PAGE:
These works of art are too tiny to see (but trust us, they're there)
A Cornell Ph.D. student in applied physics etches famous works of art -- Escher, Magritte, Matisse -- onto silicon wafers used in modern digital devices.
Leslie KatzFormer Culture Editor
Leslie Katz led a team that explored the intersection of tech and culture, plus all manner of awe-inspiring science, from space to AI and archaeology. When she's not smithing words, she's probably playing online word games, tending to her garden or referring to herself in the third person.
Third place film critic, 2021 LA Press Club National Arts & Entertainment Journalism Awards
You're looking at a reproduction of an M.C. Escher drawing, but you'd never know it. It's inscribed onto the surface of a silicon crystal wafer at a scale 500 times smaller than the eye can see.
Robert Hovden etched the Escher tessellations using focused high-speed ions. Why? Because he's a nanoscientist who spends his days studying objects with electron microscopes. And because maybe no one will notice he's copying famous works of art if the reproductions are so tiny.
But don't call the intellectual-property cops just yet. Hovden has copied famous works of art deliberately and openly for his exhibit "When Art Exceeds Perception," an exploration of plagiarism in the age of bits and bytes.
"To take a piece of art, copy it and share it with the world without the original artists' permission is traditionally viewed as wrong and, in most cases, violates copyright laws...However, in a digital era where information is encrypted and stored in the atomic bits of nanoscale devices, answers to philosophical, moral and legal questions surrounding copyright become muddled," reads Hovden's statement for the exhibit, part of the Cornell Council for the Arts Biennial "Intimate Cosmologies: The Aesthetics of Scale in an Age of Nanotechnology."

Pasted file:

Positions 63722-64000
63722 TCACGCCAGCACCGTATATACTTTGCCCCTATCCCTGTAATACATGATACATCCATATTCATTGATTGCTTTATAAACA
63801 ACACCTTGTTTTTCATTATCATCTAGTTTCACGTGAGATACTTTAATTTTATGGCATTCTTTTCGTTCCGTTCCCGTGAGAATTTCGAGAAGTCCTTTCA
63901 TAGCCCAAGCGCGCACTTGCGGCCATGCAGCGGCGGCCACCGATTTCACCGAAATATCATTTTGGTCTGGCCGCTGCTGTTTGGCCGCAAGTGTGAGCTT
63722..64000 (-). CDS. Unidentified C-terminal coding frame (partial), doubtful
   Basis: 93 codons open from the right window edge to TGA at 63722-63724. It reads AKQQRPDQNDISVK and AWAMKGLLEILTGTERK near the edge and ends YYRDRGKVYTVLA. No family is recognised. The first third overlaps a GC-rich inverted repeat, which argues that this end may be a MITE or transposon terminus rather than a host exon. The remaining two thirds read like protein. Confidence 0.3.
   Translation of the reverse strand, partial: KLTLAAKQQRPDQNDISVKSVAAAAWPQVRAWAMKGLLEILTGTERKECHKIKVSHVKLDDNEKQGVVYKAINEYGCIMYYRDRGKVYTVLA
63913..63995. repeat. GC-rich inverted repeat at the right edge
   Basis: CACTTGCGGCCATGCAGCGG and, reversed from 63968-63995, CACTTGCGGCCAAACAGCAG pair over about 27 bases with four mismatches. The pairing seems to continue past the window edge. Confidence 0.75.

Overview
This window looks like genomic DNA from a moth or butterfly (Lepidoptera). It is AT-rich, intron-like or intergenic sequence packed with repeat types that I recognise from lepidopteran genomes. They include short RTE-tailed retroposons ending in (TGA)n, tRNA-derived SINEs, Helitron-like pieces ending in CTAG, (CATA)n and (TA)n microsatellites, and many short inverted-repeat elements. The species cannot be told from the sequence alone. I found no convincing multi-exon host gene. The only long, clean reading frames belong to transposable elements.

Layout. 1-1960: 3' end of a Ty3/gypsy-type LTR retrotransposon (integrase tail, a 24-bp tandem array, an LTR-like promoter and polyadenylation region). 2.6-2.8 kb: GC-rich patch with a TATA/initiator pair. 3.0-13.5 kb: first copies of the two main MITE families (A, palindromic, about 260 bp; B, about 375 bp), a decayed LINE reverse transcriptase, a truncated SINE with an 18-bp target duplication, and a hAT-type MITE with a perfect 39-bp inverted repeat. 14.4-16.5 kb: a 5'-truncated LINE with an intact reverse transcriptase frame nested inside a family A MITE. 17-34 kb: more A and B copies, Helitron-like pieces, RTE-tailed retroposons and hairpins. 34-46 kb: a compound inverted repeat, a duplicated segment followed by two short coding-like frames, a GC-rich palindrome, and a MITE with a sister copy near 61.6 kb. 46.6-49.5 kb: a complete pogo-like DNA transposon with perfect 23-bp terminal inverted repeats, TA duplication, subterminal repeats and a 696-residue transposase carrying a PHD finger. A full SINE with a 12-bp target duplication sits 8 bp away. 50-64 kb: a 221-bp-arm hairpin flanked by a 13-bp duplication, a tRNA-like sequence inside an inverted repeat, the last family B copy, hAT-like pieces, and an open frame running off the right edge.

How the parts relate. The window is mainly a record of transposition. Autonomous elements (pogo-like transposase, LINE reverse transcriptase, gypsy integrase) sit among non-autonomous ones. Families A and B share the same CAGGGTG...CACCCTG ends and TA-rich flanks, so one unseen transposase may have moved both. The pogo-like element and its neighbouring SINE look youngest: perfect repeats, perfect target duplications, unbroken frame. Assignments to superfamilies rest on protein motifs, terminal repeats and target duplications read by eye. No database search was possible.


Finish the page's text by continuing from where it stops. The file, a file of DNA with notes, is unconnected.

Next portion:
For the campus-wide show, which runs through December 22, artists and scientists "explore the cultural and human consequences of seeing the world at the micro and macro levels, through nanoscience and networked communications." Participants have done things like render the microscopic textures of a sheet of paper as a 3D inhabitable landscape and create wearable sensors to detect methane and poisonous gases.
Hovden, a Cornell Ph.D. student in applied physics, etched works of art onto the atomically smooth, flat surfaces of silicon wafers used in modern digital devices. He chose works "where copyright is relevant to the discussion" -- pieces by Escher, Magritte, Matisse and contemporary artist Joy Garnett, who releases work under a Creative Commons license.
He rendered all of his microscopic replicas as tangible works rather than bits, but they're essentially just as invisible to the eye as digital data would be. Hovden does not include any magnification tools in the exhibit, saying that would defeat the point of the work.
"Works of art are copied and reduced in size -- without permission," Hovden tells Crave. "But this has been taken to an absurd extreme. Each made so small they are beyond human perception. Not only can the human eye not see the copied work, but visible light itself is too big to observe the replicas."
So if the human eye even can't see the work, do the same rules around plagiarism apply?
"This is precisely the question this work raises," Hovden tells Crave. "Originality, ownership, control and expression of ideas is something that I tediously contemplate."
The work is highly conceptual, but any statements on copyright infringement aside, it's still a fascinating entrant to the field of microscopic art, which has recently seen the likes of beautiful crystal flowers formed in a beaker and teeny tiny sandcastles etched onto single grains of sand.